How Dangerous Is Motorcycle Lane Splitting?

When you’re driving, you may have witnessed a motorcyclist riding between you and the vehicle next to you as you’re at a red light or in slow traffic. It can be frustrating to ride a motorcycle in slow traffic, and the biker may be tempted to split lanes. However, this practice could be dangerous, if not fatal.

Splitting lanes can be a safe way to navigate stop-and-go traffic, depending on how it is executed. However, it is still not an ideal way to ride a motorcycle. In addition, the safety of lane splitting is not contingent upon its legality, and the action is considered legal in some states.


You should know some important things about motorcycle lane splitting to avoid serious accidents.

What Is Lane Splitting?

Lane splitting, also called white lining or stripe-riding, can happen when a motorcyclist rides between two lanes of slow or stalled traffic while traveling in the same direction as the cars.

Motorcyclists may split lanes to get around traffic and make their trip time shorter or protect themselves from rear-end collisions. In congested traffic, it may be more prudent for cyclists to be between two vehicles moving slowly or completely stopped than to be behind one stopped automobile.

A study by the University of California Berkeley Safe Transportation Research and Education Center revealed that riders who split lanes were much less likely to be rear-ended than those who don’t. So under some (very specific) circumstances, lane splitting might be safe, but riders should take this information with a grain of salt.

A rear-end accident could be life-threatening and extremely serious. For this reason, lane splitting may be safer for motorcycle riders who are stuck in traffic. However, some cyclists practice lane splitting when traffic is moving at a normal speed which can frighten other drivers and lead to accidents.

Lane Splitting vs. Lane Sharing

Lane sharing can occur when two people who are both on motorcycles are riding next to each other. For example, in Pennsylvania, two motorcycles are permitted to ride side by side in the same lane. Riding like this is safer since each cyclist rides in a designated lane and not alongside traffic.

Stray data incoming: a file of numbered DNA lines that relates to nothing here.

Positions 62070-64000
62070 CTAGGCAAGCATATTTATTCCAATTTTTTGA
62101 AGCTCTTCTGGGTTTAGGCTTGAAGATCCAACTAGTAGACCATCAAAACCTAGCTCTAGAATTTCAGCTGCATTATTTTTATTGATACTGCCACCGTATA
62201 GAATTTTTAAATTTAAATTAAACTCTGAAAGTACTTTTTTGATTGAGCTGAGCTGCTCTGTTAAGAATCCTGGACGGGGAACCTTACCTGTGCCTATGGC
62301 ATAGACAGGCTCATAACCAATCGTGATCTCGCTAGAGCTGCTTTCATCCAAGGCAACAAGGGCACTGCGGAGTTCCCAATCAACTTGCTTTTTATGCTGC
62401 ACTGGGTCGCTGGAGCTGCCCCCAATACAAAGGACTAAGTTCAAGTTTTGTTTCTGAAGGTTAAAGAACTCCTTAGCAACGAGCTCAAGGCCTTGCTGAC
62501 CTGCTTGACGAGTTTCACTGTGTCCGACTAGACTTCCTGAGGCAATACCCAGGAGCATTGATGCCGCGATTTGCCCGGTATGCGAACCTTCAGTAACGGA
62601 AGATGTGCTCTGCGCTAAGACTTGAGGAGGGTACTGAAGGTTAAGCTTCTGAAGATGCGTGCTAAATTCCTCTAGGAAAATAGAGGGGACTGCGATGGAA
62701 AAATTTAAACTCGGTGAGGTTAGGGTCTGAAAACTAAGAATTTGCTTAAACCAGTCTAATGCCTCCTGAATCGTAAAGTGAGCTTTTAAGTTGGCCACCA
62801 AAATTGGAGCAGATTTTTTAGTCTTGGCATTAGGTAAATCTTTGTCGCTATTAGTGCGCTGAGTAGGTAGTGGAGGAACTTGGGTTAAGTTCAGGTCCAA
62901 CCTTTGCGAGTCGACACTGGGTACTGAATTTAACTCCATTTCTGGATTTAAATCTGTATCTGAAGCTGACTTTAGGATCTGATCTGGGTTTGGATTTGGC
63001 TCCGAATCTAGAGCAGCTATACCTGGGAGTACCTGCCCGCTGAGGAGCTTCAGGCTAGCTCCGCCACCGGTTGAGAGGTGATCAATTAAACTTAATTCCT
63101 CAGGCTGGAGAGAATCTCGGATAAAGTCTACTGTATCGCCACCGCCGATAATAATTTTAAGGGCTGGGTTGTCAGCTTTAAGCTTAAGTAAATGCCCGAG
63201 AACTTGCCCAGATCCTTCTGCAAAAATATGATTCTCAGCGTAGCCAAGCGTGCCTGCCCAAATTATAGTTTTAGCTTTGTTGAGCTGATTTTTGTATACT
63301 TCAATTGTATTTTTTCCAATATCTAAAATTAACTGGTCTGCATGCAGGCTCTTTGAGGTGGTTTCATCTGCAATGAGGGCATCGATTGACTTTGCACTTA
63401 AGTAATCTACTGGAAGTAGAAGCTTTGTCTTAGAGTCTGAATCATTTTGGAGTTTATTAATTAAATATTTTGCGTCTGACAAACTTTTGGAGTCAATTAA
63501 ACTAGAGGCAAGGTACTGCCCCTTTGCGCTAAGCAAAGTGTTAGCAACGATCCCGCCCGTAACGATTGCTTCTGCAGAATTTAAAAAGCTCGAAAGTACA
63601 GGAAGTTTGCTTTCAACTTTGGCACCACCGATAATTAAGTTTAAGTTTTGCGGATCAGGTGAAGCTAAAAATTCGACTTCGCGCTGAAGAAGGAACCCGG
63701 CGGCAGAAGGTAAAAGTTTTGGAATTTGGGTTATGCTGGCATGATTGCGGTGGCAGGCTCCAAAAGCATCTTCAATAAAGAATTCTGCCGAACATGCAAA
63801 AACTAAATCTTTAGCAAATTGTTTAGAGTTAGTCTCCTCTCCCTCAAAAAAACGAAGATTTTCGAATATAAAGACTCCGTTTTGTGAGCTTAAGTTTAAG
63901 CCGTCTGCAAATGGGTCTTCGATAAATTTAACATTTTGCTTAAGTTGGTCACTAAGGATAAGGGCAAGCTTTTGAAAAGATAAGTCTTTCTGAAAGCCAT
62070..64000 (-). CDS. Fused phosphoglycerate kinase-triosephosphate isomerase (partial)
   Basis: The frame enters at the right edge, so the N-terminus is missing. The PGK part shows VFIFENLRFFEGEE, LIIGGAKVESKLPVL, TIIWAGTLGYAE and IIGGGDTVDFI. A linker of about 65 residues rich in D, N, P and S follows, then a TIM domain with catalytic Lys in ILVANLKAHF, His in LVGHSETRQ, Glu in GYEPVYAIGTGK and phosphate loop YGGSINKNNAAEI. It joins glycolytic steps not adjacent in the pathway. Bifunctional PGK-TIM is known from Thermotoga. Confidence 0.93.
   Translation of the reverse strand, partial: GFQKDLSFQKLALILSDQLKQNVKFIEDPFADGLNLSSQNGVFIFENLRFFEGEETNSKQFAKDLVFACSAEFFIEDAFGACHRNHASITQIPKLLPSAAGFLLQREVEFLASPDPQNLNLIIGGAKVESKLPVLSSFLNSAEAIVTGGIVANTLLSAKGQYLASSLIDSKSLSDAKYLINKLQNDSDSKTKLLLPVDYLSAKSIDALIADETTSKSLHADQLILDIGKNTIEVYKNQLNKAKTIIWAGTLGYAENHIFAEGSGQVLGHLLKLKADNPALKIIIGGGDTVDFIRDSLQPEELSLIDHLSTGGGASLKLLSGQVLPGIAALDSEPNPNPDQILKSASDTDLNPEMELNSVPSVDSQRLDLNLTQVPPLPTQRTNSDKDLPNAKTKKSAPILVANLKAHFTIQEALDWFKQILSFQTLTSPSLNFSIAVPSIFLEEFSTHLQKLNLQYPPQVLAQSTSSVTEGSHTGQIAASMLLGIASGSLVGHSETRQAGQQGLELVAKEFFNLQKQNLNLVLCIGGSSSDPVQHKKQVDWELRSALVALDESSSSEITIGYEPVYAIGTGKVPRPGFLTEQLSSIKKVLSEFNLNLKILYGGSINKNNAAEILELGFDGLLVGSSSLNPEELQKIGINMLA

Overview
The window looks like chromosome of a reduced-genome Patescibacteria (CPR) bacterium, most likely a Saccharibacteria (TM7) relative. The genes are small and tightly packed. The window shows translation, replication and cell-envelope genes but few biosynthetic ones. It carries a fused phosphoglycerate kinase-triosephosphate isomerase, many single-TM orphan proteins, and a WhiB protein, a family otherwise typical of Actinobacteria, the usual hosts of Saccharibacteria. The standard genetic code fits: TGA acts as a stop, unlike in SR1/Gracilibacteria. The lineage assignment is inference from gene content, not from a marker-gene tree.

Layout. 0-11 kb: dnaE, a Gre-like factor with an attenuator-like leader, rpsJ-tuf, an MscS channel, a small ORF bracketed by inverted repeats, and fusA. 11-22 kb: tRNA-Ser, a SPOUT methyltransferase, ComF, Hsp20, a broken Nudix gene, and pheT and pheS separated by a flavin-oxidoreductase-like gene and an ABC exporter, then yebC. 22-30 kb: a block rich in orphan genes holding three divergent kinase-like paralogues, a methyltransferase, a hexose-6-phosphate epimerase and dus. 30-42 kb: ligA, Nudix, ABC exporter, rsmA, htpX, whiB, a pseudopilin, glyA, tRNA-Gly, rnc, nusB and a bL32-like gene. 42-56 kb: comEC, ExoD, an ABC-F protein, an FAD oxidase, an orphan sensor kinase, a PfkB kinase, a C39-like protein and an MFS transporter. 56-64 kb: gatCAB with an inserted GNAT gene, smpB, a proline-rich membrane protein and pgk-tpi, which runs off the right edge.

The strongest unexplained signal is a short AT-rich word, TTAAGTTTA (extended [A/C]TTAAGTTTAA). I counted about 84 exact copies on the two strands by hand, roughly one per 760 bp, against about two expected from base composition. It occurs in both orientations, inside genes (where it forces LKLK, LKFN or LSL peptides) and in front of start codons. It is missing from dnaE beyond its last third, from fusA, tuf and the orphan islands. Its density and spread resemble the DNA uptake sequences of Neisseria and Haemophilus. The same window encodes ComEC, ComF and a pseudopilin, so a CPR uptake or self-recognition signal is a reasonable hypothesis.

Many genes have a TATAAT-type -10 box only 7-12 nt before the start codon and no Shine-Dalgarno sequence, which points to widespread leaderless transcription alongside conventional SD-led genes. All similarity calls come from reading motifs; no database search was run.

Is Lane Splitting Legal?

Lane splitting is illegal in 31 states, including Pennsylvania. In addition, twelve states are in “limbo” regarding lane splitting and don’t consider the practice legal or illegal. As of 2021, white-lining is legal in Utah, Montana, and California.

White-lining is illegal in most states because it creates unsafe driving conditions. However, riding a motorcycle already comes with its own share of safety risks, and lane splitting could make the roads unsafe for motorcyclists and other drivers.

Who Is Responsible for a Lane Splitting Accident?

If you split lanes while driving in Pennsylvania, you could be held responsible if this causes an accident. In addition, you will likely be completely liable if traffic is going 30 mph or faster or if evidence proves that you exhibited reckless behavior while lane-splitting.

However, drivers who exhibit behaviors more illegal or dangerous than white-lining could still face partial liability in the accident. For example, if you are the victim in an accident where the driver was drunk or otherwise distracted, or if someone changed lanes without signaling and collided with your vehicle, you could still receive damages. Your financial award will likely come from the insurance provider of the driver at fault.

A Pittsburgh motorcycle accident lawyer will fight for your case to ensure you get the compensation you deserve. Once you go over the evidence about the motorcycle accident, such as police reports and medical records, with your attorney, they will advise you on how to move forward with your case. You also have legal representation when negotiating your settlement with the insurance company so that you won’t receive less than what you’re entitled to.

It’s best to have experienced legal representation on your side when you settle your personal injury case so you won’t be low-balled by the opposing attorneys. Therefore, you should seek a consultation with a qualified Pittsburgh personal injury lawyer as soon as possible after the crash.

Leave a Reply

Your email address will not be published. Required fields are marked *

Trending Articles

Find a Lawyer   /   Ask a Question   /   Articles   /   About    Contact  

© Copyright 2022 | Attorney at Law Magazine | Privacy Policy